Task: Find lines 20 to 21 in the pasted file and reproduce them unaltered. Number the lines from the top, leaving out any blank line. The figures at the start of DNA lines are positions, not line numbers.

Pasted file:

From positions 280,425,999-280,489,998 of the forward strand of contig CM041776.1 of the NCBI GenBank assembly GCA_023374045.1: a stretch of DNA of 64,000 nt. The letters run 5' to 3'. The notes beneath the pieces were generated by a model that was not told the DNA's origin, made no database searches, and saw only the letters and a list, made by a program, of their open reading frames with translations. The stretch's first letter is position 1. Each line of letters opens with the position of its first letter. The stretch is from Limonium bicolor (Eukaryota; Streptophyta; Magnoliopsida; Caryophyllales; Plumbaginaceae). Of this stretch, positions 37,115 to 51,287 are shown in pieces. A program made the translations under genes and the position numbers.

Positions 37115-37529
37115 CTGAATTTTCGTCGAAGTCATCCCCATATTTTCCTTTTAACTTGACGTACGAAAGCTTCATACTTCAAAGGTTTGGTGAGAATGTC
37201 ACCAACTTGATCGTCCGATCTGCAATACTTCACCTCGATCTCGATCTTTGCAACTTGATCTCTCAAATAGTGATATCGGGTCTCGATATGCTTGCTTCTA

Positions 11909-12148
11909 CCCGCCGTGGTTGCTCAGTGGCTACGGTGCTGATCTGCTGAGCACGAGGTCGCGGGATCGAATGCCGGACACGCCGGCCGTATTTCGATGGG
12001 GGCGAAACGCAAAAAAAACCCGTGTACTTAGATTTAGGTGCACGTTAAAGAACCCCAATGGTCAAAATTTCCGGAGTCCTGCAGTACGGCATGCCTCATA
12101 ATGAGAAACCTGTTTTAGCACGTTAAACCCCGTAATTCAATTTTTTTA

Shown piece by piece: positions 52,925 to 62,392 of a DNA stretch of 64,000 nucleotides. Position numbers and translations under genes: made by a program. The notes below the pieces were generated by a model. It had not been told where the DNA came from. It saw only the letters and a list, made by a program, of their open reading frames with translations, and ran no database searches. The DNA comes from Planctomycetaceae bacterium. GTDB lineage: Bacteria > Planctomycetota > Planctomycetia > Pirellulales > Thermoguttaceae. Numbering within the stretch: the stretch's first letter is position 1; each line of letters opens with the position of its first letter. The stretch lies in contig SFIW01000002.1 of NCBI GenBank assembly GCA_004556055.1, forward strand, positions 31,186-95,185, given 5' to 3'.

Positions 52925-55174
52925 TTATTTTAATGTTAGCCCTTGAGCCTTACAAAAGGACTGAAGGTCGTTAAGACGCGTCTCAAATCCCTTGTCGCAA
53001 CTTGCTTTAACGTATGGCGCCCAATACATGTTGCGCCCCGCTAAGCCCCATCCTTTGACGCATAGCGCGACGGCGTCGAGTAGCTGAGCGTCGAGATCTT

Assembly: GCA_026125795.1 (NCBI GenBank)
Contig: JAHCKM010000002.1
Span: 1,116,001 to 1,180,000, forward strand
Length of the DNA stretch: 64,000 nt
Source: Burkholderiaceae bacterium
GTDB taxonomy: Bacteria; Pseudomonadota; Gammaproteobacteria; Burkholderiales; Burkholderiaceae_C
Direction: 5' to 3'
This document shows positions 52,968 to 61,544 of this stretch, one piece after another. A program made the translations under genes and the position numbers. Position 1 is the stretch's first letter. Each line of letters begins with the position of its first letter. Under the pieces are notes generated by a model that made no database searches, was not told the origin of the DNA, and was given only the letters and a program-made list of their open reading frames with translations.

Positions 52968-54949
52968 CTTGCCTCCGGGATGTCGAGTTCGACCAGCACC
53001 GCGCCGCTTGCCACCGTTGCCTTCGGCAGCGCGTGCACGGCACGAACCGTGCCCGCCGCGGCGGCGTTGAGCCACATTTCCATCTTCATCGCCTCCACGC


This document shows positions 52,968 to 61,544 of this stretch, one piece after another. A program made the translations under genes and the position numbers. Position 1 is the stretch's first letter. Each line of letters begins with the position of its first letter. Under the pieces are notes generated by a model that made no database searches, was not told the origin of the DNA, and was given only the letters and a program-made list of their open reading frames with translations.

Positions 52968-54949